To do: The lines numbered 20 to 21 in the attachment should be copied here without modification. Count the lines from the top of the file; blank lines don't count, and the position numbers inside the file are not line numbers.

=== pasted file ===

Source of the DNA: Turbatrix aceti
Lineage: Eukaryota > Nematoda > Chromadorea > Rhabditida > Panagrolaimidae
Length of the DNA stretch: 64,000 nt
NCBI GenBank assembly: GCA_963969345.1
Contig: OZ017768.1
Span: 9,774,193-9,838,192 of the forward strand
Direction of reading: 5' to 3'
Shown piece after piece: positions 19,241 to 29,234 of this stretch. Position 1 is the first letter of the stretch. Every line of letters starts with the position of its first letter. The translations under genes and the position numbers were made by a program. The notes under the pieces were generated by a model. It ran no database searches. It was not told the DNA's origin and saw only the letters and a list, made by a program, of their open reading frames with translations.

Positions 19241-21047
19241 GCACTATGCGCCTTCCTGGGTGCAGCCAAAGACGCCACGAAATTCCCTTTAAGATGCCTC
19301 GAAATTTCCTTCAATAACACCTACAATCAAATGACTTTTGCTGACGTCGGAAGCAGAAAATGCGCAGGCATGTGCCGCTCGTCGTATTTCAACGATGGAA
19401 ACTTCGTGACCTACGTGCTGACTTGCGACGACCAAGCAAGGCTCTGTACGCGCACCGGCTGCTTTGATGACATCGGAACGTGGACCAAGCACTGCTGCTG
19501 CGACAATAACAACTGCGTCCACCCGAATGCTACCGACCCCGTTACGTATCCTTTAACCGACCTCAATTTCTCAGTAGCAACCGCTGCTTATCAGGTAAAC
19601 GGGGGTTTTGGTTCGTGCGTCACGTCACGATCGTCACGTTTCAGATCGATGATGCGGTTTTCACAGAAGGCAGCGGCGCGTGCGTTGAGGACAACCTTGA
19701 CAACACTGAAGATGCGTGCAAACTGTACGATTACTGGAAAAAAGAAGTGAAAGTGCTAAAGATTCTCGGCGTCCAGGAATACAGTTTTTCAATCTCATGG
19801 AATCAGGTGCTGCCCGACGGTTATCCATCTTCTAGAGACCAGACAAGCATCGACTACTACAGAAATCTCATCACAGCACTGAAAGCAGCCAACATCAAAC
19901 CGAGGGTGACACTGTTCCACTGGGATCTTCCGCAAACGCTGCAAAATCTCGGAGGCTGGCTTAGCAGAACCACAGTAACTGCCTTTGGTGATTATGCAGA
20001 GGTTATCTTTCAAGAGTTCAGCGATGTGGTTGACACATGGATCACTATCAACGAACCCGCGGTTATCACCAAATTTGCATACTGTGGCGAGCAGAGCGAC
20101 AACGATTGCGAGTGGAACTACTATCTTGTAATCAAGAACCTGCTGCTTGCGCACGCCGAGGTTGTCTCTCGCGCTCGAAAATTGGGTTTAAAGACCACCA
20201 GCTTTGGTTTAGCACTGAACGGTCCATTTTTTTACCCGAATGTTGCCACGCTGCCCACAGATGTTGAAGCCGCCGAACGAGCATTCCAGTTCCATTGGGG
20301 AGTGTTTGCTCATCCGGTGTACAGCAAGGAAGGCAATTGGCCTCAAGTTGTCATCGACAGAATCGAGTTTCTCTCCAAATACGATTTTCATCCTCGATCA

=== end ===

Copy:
20201 GCTTTGGTTTAGCACTGAACGGTCCATTTTTTTACCCGAATGTTGCCACGCTGCCCACAGATGTTGAAGCCGCCGAACGAGCATTCCAGTTCCATTGGGG
20301 AGTGTTTGCTCATCCGGTGTACAGCAAGGAAGGCAATTGGCCTCAAGTTGTCATCGACAGAATCGAGTTTCTCTCCAAATACGATTTTCATCCTCGATCA